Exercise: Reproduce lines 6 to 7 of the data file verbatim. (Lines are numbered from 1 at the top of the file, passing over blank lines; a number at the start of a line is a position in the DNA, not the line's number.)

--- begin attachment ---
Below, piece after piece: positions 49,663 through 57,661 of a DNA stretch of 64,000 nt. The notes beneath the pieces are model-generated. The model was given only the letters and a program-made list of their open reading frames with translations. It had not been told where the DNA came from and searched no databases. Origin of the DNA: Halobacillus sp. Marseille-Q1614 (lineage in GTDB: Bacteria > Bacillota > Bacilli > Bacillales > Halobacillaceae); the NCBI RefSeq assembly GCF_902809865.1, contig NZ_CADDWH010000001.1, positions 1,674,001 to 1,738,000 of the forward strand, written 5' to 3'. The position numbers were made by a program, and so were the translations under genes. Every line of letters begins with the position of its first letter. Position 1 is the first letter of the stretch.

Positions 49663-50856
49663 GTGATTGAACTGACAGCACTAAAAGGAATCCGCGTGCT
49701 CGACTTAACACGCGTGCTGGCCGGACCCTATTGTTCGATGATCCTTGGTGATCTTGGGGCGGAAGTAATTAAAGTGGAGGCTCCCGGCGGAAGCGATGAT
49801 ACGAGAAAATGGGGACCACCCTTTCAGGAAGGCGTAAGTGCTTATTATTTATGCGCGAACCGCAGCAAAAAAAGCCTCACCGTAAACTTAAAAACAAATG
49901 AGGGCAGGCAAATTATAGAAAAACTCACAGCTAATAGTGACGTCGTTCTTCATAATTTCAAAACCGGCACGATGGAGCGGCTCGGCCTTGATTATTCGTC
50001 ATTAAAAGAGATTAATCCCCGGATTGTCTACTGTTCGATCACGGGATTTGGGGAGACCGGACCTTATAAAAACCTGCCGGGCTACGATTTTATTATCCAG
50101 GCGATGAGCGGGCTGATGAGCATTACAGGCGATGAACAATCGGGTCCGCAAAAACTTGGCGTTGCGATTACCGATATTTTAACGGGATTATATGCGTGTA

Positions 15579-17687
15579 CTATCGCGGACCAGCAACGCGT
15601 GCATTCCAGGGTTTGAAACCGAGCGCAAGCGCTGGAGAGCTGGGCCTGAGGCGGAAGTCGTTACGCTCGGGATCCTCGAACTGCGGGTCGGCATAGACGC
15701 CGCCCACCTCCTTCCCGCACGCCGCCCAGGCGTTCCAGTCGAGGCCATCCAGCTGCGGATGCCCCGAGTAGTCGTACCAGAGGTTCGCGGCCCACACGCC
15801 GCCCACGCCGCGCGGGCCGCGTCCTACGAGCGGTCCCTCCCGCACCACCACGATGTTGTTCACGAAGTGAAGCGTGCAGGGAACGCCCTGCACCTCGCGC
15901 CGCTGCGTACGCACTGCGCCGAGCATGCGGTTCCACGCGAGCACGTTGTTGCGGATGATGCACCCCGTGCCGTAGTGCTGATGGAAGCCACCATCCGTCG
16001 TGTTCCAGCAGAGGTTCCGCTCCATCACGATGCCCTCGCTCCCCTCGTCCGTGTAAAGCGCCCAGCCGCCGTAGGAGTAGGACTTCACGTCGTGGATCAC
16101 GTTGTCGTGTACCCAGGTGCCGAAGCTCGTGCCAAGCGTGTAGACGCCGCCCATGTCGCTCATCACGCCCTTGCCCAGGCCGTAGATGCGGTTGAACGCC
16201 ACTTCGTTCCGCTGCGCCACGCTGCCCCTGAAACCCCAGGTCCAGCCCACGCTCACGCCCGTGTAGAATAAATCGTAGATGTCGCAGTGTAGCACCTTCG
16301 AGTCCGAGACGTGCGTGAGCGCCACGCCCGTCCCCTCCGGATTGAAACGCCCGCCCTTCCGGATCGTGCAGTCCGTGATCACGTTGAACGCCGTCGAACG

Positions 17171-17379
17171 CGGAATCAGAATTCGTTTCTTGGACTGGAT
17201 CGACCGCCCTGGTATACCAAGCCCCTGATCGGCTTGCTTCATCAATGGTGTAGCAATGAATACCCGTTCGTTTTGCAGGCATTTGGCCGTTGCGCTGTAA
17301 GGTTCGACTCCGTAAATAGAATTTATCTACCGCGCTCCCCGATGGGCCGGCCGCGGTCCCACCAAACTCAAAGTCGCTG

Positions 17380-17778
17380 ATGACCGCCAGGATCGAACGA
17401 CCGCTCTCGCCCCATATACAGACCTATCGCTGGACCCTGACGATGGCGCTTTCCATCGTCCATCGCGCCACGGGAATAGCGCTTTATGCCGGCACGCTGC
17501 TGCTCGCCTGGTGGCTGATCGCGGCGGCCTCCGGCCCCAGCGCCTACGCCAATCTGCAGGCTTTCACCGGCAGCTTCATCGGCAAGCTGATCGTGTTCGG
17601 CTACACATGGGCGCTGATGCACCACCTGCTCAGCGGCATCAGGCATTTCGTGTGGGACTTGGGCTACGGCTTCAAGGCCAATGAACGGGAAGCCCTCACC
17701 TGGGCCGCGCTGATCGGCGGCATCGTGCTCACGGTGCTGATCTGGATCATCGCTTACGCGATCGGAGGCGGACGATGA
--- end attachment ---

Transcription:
49901 AGGGCAGGCAAATTATAGAAAAACTCACAGCTAATAGTGACGTCGTTCTTCATAATTTCAAAACCGGCACGATGGAGCGGCTCGGCCTTGATTATTCGTC
50001 ATTAAAAGAGATTAATCCCCGGATTGTCTACTGTTCGATCACGGGATTTGGGGAGACCGGACCTTATAAAAACCTGCCGGGCTACGATTTTATTATCCAG